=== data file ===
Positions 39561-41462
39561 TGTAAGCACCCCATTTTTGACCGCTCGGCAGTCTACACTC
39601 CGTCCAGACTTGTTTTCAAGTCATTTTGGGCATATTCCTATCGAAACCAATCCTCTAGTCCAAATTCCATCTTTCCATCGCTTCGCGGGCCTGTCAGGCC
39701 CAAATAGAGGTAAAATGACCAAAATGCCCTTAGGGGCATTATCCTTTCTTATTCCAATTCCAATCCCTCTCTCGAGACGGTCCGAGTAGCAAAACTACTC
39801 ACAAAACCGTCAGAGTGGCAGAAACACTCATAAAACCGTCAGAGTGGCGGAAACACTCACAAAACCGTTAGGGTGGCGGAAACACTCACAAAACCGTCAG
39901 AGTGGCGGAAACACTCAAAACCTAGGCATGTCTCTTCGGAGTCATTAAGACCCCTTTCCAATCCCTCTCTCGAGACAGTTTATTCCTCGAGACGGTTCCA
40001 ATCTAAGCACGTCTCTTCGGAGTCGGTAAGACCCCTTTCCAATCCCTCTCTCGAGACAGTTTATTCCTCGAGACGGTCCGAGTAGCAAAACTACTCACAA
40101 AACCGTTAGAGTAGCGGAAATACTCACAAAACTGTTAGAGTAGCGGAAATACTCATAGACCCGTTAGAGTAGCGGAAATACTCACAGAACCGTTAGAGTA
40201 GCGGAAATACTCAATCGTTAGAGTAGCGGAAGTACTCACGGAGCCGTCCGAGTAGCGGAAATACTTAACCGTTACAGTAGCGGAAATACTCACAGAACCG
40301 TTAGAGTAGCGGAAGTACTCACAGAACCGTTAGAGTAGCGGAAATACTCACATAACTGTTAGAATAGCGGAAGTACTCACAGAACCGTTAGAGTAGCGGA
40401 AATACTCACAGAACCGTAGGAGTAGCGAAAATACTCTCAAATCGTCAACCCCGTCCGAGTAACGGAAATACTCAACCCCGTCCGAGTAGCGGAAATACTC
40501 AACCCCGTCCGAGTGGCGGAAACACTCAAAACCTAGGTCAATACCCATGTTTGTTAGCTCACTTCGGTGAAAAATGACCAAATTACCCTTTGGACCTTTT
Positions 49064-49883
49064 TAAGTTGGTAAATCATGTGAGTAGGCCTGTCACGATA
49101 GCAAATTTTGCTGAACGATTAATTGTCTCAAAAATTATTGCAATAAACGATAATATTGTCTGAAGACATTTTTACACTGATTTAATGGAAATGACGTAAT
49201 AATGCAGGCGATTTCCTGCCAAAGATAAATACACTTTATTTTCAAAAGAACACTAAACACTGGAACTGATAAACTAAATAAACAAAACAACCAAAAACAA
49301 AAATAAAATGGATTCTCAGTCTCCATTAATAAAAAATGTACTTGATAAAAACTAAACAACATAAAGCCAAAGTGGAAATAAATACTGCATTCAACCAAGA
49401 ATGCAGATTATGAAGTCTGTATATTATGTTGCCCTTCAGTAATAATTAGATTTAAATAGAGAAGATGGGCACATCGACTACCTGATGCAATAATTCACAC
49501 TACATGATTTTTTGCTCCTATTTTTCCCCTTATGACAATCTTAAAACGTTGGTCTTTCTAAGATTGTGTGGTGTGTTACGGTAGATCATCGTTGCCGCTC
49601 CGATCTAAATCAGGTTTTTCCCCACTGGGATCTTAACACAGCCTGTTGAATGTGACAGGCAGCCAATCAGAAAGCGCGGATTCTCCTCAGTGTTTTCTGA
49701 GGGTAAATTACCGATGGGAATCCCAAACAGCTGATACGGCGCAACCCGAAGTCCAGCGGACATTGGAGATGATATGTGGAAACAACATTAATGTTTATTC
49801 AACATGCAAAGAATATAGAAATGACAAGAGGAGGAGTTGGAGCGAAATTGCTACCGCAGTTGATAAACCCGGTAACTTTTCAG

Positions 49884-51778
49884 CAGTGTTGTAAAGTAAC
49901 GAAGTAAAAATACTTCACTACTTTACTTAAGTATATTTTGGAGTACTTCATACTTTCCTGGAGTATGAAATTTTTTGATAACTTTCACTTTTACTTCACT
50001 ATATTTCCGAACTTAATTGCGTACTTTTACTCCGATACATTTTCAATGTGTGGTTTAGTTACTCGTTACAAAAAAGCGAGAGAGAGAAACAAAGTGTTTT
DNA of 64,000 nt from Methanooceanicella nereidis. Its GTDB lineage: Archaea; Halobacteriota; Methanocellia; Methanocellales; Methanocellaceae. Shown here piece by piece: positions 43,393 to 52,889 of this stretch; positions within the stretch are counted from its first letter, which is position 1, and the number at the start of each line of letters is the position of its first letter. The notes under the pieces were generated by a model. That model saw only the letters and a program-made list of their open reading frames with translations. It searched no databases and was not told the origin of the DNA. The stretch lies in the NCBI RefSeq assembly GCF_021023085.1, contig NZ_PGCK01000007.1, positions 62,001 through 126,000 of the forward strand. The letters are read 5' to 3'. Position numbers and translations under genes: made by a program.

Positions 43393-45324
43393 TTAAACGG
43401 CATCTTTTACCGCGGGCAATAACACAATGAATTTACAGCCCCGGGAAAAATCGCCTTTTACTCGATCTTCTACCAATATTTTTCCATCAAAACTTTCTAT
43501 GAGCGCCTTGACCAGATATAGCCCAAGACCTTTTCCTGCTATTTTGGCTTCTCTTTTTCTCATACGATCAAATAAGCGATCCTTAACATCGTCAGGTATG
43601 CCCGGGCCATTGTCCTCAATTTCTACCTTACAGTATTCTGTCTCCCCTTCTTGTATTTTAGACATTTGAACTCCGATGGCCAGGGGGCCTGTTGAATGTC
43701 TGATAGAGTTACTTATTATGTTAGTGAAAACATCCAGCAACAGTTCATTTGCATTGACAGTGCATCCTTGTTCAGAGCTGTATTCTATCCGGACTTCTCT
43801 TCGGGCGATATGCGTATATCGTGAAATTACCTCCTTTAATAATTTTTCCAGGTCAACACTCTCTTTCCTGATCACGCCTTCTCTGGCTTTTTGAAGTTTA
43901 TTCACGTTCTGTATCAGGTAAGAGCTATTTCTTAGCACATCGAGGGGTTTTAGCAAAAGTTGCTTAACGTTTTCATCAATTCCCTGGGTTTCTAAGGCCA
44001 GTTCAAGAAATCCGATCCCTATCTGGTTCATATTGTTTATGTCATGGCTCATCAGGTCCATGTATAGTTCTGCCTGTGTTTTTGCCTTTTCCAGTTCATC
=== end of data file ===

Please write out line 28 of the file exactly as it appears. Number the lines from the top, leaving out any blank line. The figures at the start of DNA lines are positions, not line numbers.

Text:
Positions 43393-45324